FRIDAY THOUGHTS: WHAT I REALLY THINK ABOUT COSMETIC SURGERY

Friday, 13 July 2018








So, two things have happened these past couple of weeks that have prompted me to write a 'Friday Thoughts' post about something I have been wanting to talk about for quite a while now - cosmetic surgery. 

It can often be quite hard to openly discuss this topic, particularly in the fashion and beauty world, where more and more people are having cosmetic procedures, without coming across as self-righteous or judgemental - 'oh, I haven't had anything done, I'm all natural, so I'm the best role model' blah blah blah... 

But I think there's a frank discussion that really needs to be had. Are those with extensive surgeries good role models for young, impressionable, and insecure girls? Can you be anti-cosmetic surgery and a feminist? Can you be pro-surgery and have had procedures done, but also body positive and preach self-acceptance? What do we even mean by 'feminist' and 'body positive' and what do these movements mean and intend to do for women today?

There are so many questions here and I'm not really here to attempt to answer even a handful of them. Instead I wanted to reflect a little bit on the rise in people getting surgery, particularly in the blogging world, and why I think that is.



As I say, 2 incidents prompted this post. The first was an episode of Love Island. I know, I know, it's all social media is talking about right now! But as light hearted and trashy a show as it is, it's been raising some rather more serious, important questions - such as female sexuality, modern dating, and colourism in dating. 
What stuck in my mind, however, is the plastic surgery debate. If you're familiar with the show, do you all recall the first casa amour episode, where the 6 new boys arrived in the villa? They each had to state who they found most attractive out of the girls in the villa, and every single one of them placed Megan, a girl who is estimated to have had £40,000 worth of cosmetic surgery (the before and after pictures really are quite alarming), in their 'Top 3' most attractive girls. Samira, who, as far as we know, is completely natural and it is worth noting, black, didn't make it into a single boy's top 3 category, when every other girl did. Later that episode, we saw Samira finally break down after 4 weeks of no interest from any of the guys. Tearfully, she spoke about how she wished she looked like Megan, how she didn't understand why any of the boys liked her, and I was immediately struck by the extent to which this level of this rejection was affecting her self esteem. Here, we had a naturally beautiful girl, who was well liked by the boys and girls of the villa, and therefore clearly had a lovely personality, thinking she was not enough. 

There are, of course, two strands to this. Firstly, there is the issue of race, something I do not wish to get into in this post - we'll be here for hours! But it definitely interlinks with the surgery thing. Megan has had lip injections, bum implants and a breast enhancement - all surgeries to change her body and, incidentally, make her more in line with the features a black woman would naturally have. Yet, on that black woman, they are somehow not lauded to the same extent. How does that work out?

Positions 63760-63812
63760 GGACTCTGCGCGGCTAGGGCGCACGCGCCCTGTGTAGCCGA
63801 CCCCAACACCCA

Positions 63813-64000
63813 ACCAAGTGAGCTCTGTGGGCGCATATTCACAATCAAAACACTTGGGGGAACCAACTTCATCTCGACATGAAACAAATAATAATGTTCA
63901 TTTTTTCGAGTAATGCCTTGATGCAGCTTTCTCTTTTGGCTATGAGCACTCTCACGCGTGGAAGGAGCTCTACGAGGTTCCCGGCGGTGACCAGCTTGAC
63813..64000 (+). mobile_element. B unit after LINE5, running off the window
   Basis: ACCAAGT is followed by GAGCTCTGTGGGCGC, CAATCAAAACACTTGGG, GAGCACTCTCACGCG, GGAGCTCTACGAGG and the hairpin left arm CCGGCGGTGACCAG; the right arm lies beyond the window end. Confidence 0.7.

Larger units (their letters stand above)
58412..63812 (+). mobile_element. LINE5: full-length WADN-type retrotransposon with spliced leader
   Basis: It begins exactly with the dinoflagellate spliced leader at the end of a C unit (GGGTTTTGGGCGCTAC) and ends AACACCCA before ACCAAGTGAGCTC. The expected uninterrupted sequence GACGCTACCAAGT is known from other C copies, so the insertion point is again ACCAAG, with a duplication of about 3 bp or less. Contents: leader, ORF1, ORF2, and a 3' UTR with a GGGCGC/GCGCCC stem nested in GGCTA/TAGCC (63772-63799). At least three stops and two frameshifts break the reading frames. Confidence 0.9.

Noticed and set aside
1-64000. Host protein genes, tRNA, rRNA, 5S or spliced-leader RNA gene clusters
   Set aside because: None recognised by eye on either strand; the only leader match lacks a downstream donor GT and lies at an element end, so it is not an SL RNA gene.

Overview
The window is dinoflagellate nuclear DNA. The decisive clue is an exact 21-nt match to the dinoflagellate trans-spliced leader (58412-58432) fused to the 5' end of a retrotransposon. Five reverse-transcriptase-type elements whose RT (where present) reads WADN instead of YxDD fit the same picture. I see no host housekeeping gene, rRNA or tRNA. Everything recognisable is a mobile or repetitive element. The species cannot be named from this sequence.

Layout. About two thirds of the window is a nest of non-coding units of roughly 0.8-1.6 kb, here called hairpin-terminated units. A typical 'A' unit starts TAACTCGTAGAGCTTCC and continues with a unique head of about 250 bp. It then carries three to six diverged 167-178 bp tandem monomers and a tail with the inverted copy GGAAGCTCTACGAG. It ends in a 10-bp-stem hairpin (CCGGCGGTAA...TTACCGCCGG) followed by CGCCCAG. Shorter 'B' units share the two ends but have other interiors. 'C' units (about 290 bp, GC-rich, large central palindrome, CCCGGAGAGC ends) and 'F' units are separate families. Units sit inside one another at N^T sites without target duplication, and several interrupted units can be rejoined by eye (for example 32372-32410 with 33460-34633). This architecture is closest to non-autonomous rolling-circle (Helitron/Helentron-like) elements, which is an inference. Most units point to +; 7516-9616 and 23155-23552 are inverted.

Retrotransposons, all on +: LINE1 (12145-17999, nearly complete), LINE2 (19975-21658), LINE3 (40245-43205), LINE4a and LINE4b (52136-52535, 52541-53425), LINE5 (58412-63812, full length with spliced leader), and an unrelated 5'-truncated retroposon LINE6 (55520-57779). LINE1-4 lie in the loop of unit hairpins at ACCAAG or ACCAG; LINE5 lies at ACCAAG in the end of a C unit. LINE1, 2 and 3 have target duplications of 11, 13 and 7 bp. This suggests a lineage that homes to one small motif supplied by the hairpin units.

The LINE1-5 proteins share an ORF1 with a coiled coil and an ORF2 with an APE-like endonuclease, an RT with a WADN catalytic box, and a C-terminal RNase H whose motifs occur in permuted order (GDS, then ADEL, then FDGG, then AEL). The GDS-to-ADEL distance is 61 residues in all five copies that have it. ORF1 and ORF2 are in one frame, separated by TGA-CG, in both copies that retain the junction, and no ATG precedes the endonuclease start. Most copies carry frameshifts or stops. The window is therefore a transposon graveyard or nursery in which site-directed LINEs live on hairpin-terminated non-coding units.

This isn't a post aiming to have a pop at Megan. I completely respect her right to do what she likes with her own body. In all honesty I thought it was bad that social media was using her surgery against her, suggesting that none of the boys would have fancied her natural, which, to a degree, further highlights the problem and shows why she very likely felt like she had to have surgery - because society didn't see her as fitting the beauty archetype. I find it incredibly sad that she has changed herself to such an extent anyway, seeing as it hardly seems logical that someone completely happy in themselves would change themselves beyond recognition. But to be brutally honest, I was struck by just how much the boys lauded a body and features that simply isn't real. Boys often chat about how they want a 'naturally pretty girl' who wears 'little makeup', but how can that be so when people like Megan are seen as the beauty ideal? What does that mean for the rest of us? 

The second was Kylie Jenner deciding to dissolve her lip fillers. We're all aware of the Kylie lip saga, and I'm sure Kylie's surgeries had a direct correlation with the boom in the sale of juvaderm. It was almost as if, just like that, a few injections, some botox and some face structural alteration, and suddenly Kylie had gone from 'the ugliest Kardashian/Jenner' to 'beautiful'. I always found this narrative particularly disturbing. The internet basically bullied a 16/17 year old girl into drastically changing her appearance to be considered beautiful, pitting her against her own siblings, and then bashing her 'newfound beauty' once she had undergone all the changes. The sad thing is, at 16, she was completely fine. She would've grown into her looks. Who looks like a supermodel at that age? I certainly didn't - and I can imagine that if I had ever been under the same scrutiny that she had been under, I would have done the exact same thing - changed myself to fit a beauty ideal. I think this just shows the hypocrisy of so many in fashion and beauty, and in society in general. Bash Kylie for not being 'conventionally beautiful' and then bash her again when she tries to do something about it. 

Social Media is becoming a place of increasing normalisation of cosmetic procedures, and I honestly don't think that is a good thing. It's becoming a place of increasing fakery, smoke and mirrors, and the worst thing is, we often don't even know. We're led to believe that these people naturally look the way they do - and I think that's one of the most worrying things about social media - we then judge ourselves against people who don't even look like themselves! For vulnerable teens, 13 year olds who want to be 'beautiful' and who are never happy with what they look like, I dread to think what such is doing to their self esteem and mental health. We've all seen the figures - social media has been shown to be linked with increasing levels of low self-esteem, poor body image, and body dysmorphia.